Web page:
While thinking about her own films Duras writes that they are vibrating, floating. More than once she flirts with the idea of a black screen. Destroy cinema, she said. I have always thought that her inability to destroy cinema (or her words) has been the cause of those floating vibrations in Duras. It is a cinema of impossibility. When her camera looks at the ocean and she thinks about destruction there will always arrive a creation or suggestion. Moreover her women, I can only call them that, seem to live in the same world as the camera, that is between self-destruction, forgetting, loving and so on. She is very much about the not-representation, the gap between the presence of light and the stories that might or might not have happened. Thinking about cinema this way will always lead to the idea of destruction. When she says that primary viewers visit cinema to forget we should not suppress that this is exactly what bothers her protagonists: Either the forgetting or the memory that does not vanish. Once written down or spoken out, her words transform those memories. When you then confront them to forget you will not get anything from it. Carol Hoffman has written: “It is a remembering that destroys memory and leads to a new memory, which can replace the last only fleetingly and without substance “ Without curiosity and desire, how could you possibly bare such a work?
Like Jean-Marie Straub and to a certain degree Brian De Palma, Duras is very concerned with the lie that is part of the word spoken but also part of the images made. These three filmmakers offer three interpretations of the lie in cinema. Straub does everything to get rid of it, De Palma does everything to make the lie the truth (or vice versa) and Duras tears down the difference between lie and truth. Maybe Godard would have a say here too. In one of her texts Duras recounts an episode in which Godard was inviting her and she travelled a long way to meet him. When she arrived he wanted to sit down below the staircase of a school entrance while all the children were leaving school. They talked a bit until Godard said: „Isn‘t it funny. I let you come such a long way to sit down at this place.“ Apart from that Duras felt that both of them were thinking a lot about the relation of text and image with Godard coming from the other side (the image) as Duras (the text). There are also those filmmakers claiming that the word is a lie and the image is not. I always liked how Jean-Luc Nancy linked this thought with the importance of a doubt. Only in doubting the image it can become a truth again. He said that about Kiarostami but it is also true for Duras.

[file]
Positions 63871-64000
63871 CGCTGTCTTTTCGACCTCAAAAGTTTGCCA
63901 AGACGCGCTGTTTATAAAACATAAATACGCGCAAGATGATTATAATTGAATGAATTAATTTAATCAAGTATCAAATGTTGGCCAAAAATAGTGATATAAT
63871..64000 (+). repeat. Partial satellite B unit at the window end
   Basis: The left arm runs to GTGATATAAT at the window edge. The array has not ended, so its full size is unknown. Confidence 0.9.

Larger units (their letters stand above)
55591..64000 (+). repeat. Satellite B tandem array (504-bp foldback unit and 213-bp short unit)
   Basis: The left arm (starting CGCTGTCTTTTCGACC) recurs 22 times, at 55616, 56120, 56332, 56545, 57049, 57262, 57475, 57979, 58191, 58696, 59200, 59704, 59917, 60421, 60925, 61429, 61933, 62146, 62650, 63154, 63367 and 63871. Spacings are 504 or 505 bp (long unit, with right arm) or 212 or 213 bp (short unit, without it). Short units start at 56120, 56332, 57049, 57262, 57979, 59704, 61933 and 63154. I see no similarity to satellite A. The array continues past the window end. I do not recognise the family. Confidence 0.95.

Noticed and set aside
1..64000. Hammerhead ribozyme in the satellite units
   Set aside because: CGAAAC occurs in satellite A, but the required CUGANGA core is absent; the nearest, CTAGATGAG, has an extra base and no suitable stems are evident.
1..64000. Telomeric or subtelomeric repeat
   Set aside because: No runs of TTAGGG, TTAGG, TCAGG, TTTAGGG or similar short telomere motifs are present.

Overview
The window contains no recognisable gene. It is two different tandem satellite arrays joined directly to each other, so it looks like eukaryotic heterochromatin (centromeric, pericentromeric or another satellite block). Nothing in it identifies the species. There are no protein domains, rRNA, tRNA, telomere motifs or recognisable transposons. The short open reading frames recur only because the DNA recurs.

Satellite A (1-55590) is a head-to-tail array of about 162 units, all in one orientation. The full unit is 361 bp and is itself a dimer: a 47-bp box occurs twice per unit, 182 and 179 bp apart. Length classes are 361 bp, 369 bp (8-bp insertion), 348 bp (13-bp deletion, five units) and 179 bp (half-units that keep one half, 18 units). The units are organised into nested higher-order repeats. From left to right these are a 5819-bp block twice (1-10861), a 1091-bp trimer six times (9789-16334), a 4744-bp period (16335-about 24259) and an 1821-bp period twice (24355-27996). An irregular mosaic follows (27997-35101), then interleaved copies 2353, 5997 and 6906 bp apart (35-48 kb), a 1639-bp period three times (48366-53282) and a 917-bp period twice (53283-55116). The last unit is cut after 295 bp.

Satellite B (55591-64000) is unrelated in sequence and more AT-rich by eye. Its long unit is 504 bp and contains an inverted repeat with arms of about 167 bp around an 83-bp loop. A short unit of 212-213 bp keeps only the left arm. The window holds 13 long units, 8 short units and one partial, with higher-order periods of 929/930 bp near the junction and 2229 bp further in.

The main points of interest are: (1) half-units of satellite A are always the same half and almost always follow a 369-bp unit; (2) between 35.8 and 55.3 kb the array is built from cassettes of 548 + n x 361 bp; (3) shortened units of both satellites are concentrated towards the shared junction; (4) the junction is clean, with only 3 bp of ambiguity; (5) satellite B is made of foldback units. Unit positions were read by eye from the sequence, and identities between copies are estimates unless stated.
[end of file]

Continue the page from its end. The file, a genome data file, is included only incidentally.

In her texts I can also feel what we have once referred to as the “cinephile loathing“. I don‘t know if you remember. This idea of having had too much while still watching. It is a thirst for something else that ultimately leads us back to cinema. I sense in her writings a desire to not like cinema while being madly in love with it. Especially in her text about Woody Allen that becomes apparent. In interviews she has often said that she does only watch a handful of films a year. I don‘t believe her. We have this tendency with contemporary filmmakers, too. I have heard them say: I haven‘t been too cinema for a decade. I only watch old films. I only watch documentaries. I don‘t watch anything. There is a desire to not be influenced. Jacques Rivette teaches us the opposite. With us, as we discussed, this cinephile loathing might be something else and I somehow felt it mirrored in Duras. The idea that our generation has been betrayed by cinema too often. A silly thought, but still a thought. It is as hard to believe in excitement as it is to believe in doubt. As a result, everything stucks and floats just like the black wall that Duras describes which is between her words and images, makes them vanish. Still, others have told us that it has always been like this and maybe we love and doubt too much to state those things. The cinema writers we read and the filmmakers we love are either embracing the death of cinema or fighting death with knowledge and a suffocating enthusiasm. Both kinds seem to be descendants of Serge Daney of whom we all dream at night. Cinema was always beautiful when it was something else. With Duras it certainly is. I will have to re-watch her films. To not forget.